First, Dad was all about family.  His story begins in 1919,  Arthur was the youngest of 6 kids.  His father was a second generation Norwegian farmer in Iowa, who became a blacksmith to supplement family income.  The family was financially poor.  Grandpa Tom was too kind to ask for payment for those who couldn’t pay him for his blacksmith services during the hard times caused by the great depression.  However, they got by, took care of each other and never lost their faith in work,education and God. Dad’s mother and father were devout. They tithed from their small depression era income. Grandpa Tom was a Sunday School teacher and choir director in their small Iowa congreation.  Dad brought that ethic to the family he started after coming home from the war.  Dad, and my amazing Mom, Rosella (again, she is up there next to him in the cloud of witnesses) raised three boys on the modest salary Dad earned as a police radio technician.  Dad, like his folks, believed in the discipline of tithing. As soon as he got his pay check he put cash aside in an envelope in his dresser drawer. We kids knew that was untouchable and for “God’s Work”. He made sure to teach us right from wrong, but like most kids we learned our best lessons by example.  What we do, of course, always speaks louder than what we say.  Dad was a man of his word,  He guided us when we needed guiding and he trusted us when we needed trusting even with the outcome might be a bit dicey.  I remember introducing Naomi to my Dad and Mom at the tender age of 19.  No job, no money.  I told him that this was the girl I wanted to marry.  He took me aside and, being a man of few words he asked:  “You sure?”  I said, “Yes, Dad”.  He smiled and responded “OK”.  He was always there as our little family grew.  He did handy work around our house, he built a wonderful doll house for Sarah and a sandbox for Sarah and David.  He and Mom took care of our kids when we needed it. Dad and Mom raised three sons.  One is a physicist, one is an accountant and the black sheep (there is always one in a family) became a lawyer.  At the end of his life, three children,7 grandchildren and 6 great-grandchildren who loved him dearly were the result.  My daughter, Sarah, spoke at his funeral and noted that Dad was her emergency “go to” person–someone whom she loved and she could always count on.  He often said, “I can’t believe I have this amazing family!” Good job Pop.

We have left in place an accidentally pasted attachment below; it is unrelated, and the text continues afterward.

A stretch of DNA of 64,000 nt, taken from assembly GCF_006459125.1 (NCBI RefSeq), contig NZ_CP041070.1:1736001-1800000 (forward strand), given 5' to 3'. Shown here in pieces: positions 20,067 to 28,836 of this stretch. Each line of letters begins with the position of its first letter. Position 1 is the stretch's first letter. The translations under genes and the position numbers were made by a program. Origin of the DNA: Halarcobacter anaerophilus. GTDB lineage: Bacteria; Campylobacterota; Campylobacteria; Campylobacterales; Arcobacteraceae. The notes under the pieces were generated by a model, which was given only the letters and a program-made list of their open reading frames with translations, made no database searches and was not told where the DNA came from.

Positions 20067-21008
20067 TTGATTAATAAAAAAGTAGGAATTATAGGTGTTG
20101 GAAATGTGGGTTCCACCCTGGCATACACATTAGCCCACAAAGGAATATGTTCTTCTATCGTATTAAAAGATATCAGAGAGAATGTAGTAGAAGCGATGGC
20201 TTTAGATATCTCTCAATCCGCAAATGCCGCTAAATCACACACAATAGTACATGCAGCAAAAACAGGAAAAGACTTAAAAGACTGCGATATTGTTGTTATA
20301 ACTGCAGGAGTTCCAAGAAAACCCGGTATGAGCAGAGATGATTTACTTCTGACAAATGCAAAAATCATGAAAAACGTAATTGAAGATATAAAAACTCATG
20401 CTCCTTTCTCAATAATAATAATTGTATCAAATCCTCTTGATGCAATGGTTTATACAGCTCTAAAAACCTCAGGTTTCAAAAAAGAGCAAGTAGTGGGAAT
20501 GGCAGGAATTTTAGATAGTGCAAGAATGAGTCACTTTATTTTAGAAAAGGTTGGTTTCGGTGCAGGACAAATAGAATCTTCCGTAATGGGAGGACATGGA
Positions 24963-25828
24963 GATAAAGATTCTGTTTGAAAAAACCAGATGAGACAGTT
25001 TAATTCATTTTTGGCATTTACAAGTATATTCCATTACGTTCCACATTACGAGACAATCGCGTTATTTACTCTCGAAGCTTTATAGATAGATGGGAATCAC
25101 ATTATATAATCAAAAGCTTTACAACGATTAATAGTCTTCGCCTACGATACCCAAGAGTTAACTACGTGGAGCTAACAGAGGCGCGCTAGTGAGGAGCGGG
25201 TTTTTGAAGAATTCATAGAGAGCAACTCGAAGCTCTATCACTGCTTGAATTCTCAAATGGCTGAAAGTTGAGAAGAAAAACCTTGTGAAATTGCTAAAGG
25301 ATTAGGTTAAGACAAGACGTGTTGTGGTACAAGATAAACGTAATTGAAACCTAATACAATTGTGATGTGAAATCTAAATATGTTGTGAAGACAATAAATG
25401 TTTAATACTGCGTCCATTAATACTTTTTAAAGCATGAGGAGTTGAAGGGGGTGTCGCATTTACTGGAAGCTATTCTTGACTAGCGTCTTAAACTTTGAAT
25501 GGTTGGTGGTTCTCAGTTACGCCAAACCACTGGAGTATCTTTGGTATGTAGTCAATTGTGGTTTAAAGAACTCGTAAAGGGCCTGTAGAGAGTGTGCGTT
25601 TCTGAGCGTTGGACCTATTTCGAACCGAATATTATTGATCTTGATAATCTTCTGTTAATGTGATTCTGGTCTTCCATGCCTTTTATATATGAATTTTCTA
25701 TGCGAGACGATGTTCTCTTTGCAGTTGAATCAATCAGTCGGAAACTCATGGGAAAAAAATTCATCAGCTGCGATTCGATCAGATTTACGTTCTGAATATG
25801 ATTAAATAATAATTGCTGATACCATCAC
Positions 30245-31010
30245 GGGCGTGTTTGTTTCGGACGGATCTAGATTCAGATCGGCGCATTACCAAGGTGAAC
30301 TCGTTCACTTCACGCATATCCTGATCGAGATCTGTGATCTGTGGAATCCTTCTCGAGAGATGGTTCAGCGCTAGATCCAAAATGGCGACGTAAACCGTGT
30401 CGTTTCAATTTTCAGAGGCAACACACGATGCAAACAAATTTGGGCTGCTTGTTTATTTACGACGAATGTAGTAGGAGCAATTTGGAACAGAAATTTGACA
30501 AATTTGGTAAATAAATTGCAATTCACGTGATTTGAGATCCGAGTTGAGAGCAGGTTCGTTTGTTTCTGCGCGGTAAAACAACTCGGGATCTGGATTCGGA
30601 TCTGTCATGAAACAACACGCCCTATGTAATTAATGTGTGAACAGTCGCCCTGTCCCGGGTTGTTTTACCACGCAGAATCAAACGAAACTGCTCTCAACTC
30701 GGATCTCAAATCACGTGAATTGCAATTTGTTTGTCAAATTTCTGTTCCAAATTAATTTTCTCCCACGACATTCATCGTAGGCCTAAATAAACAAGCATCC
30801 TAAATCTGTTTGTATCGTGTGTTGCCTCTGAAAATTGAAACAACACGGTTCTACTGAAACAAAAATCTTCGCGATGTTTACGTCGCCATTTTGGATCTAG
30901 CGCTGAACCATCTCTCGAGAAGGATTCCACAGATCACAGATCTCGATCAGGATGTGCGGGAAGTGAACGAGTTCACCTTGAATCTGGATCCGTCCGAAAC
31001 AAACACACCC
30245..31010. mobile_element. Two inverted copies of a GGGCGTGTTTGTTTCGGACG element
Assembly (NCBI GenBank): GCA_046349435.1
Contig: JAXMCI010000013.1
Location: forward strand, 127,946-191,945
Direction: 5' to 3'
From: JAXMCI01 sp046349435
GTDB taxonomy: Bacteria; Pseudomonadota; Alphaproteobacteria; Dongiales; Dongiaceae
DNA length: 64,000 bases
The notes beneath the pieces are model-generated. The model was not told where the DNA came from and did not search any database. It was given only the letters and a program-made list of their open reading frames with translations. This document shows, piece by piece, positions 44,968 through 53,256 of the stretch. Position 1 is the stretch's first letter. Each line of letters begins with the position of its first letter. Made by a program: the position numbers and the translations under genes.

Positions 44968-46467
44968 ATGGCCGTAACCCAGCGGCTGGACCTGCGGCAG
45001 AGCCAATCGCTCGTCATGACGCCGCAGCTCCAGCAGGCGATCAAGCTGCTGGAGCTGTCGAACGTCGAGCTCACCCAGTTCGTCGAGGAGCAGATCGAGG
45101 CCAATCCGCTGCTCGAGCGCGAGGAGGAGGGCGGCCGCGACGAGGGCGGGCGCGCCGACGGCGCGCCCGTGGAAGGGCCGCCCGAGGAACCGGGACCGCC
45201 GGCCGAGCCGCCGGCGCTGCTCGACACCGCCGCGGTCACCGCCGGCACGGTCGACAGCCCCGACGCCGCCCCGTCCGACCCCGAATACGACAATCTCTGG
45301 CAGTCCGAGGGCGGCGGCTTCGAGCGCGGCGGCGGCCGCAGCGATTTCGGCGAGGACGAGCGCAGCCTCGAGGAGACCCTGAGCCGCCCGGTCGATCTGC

Second, Dad’s faith was at the core of his identity.  His love for Jesus and belief in His saving power and grace  did not waver during Dad’s life.  That faith, of course, was impressed upon his children from birth.  Anyone who knew him knew his witness; again, not so much by what he said, but by what he did. He served as treasurer of our church in St. Paul, Minnesota.  He had a beautiful singing voice, sang in the choir and soloed frequently.  (He sang Beautiful Savior at our wedding, by the way).  At Holy Cross he spent years on the Tuesday crew and was a choir member until age took its toll.  He had theological discussions with others and was not afraid to express concerns, but he could not conceive of his life without his church community. Being a man who loved sacred music his entire life, the great hymns of the church were also powerful forces in his life. One day after church, near the end of his life,  Naomi and I visited my Dad in his care facility.  Most Sundays we would bring him the bulletin, read the lessons read the prayers and mention the hymns we sang. On this Sunday, one of the hymns of the day was  “My Hope is Built on Nothing Less”  which is set to the tune of the Naval Hymn.  My Dad loved that hymn. Alzheimer’s disease had ravaged his memory and his ability to express himself and he was barely able to put two sensible words together, however on that occasion, when Naomi and I began singing the hymn for him, he grabbed the music from us and began singing along.  It was one of those little miracles we were so grateful for as he bravely faced the end of his days.